In 1809 he began working on a Cherokee language.  At first he tried picture symbols, but soon found them to be impractical.  Then he started looking at English, Greek and Hebrew.  He finally developed 86 characters that would express the various sounds in the Cherokee language.  It was so simple in its concept that it could be mastered in less than a week.

In 1821 he submitted his new written language to the Cherokee leaders.  As a demonstration Sequohah wrote a message to his six-year-old daughter.  She read the message and responded in kind.  The tribal council immediately adopted the system.  And Cherokee of all ages started learning the written language.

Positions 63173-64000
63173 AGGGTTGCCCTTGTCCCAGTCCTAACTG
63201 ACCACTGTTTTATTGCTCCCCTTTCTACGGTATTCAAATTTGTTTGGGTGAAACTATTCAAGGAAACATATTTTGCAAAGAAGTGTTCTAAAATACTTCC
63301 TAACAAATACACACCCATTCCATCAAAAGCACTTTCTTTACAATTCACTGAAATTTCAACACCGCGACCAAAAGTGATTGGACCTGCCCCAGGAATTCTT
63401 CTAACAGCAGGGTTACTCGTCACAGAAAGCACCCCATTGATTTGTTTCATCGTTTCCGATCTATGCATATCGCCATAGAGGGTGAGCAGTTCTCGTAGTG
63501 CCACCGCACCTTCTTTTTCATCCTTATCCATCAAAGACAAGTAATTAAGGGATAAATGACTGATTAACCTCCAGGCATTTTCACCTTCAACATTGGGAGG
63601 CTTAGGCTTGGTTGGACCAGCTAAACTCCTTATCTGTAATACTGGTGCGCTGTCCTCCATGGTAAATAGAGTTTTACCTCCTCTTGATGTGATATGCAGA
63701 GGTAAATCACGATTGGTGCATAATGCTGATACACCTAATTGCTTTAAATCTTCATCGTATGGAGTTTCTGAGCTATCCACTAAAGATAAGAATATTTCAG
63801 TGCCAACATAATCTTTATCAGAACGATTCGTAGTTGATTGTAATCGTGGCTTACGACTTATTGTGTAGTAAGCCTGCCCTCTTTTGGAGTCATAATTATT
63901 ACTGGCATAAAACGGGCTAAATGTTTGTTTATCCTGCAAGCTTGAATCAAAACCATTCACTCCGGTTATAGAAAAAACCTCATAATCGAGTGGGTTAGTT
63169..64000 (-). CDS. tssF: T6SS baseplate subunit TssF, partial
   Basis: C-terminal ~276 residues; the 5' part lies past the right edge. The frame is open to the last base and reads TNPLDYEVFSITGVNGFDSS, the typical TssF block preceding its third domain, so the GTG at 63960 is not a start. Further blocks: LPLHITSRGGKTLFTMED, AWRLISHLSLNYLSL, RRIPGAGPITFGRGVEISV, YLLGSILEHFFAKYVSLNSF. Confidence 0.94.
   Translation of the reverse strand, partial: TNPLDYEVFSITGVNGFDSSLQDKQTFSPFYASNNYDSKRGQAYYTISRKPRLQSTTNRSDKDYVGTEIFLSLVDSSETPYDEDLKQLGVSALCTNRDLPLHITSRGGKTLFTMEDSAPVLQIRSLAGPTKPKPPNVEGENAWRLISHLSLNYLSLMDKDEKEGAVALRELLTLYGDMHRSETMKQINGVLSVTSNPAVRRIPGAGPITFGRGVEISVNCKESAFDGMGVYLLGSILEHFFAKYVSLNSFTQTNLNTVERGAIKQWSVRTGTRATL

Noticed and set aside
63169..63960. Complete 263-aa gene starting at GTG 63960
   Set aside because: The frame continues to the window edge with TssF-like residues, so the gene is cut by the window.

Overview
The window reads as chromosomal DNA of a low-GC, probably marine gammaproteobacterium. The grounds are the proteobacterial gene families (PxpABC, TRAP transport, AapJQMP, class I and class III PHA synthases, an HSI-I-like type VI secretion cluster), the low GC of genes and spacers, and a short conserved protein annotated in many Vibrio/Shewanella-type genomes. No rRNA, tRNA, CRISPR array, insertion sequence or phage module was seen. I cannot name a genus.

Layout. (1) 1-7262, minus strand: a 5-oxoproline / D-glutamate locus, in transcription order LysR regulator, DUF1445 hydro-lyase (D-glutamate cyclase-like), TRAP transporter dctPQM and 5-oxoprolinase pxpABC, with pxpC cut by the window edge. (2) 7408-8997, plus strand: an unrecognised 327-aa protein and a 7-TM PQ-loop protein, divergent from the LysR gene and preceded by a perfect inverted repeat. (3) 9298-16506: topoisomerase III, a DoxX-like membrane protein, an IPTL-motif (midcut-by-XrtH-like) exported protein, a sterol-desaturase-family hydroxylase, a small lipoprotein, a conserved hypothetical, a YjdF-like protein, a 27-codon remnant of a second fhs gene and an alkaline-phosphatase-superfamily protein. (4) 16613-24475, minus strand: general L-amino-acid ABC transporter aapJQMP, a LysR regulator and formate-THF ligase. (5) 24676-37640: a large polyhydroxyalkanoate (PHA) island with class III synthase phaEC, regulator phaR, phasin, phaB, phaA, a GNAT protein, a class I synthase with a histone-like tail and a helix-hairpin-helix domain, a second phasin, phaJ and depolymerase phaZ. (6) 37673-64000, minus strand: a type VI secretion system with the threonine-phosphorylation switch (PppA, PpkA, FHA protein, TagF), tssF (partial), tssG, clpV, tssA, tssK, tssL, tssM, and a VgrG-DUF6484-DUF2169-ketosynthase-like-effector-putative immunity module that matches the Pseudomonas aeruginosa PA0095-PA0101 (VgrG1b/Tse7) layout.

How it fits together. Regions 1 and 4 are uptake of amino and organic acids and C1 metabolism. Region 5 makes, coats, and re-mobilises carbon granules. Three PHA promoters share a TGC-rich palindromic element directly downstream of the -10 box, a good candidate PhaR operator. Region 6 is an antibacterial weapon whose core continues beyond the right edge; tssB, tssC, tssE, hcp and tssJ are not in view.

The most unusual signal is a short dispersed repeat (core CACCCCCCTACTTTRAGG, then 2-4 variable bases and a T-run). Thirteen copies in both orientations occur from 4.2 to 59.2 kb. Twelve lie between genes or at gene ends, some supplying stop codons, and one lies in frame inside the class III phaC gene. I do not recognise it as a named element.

The Cherokee were divided into two groups, Sequohah’s in Georgia and Tennessee, and the western Cherokee in Oklahoma.  In 1822 Sequohah went to Oklahoma, and taught the alphabet to the Cherokee there.

Finally, on February 21, 1828 the first printing press with Cherokee type arrived in Georgia.  Within months, the first Indian language newspaper appeared.  It was called the Cherokee Phoenix.

Sequohah later went to Mexico to teach Cherokee there the language.  While in Mexico he became ill with dysentery, and died.  Great monuments to the man who developed the Cherokee alphabet stand today along the northern California coast.  They are the giant redwood trees called the Sequoia.

Bat Masterson – Gunfighter

Bat Masterson - GunfighterI find Bat Masterson one of the more intriguing men of the Old West.  He is known as a gunfighter, but he was in very few gun fights.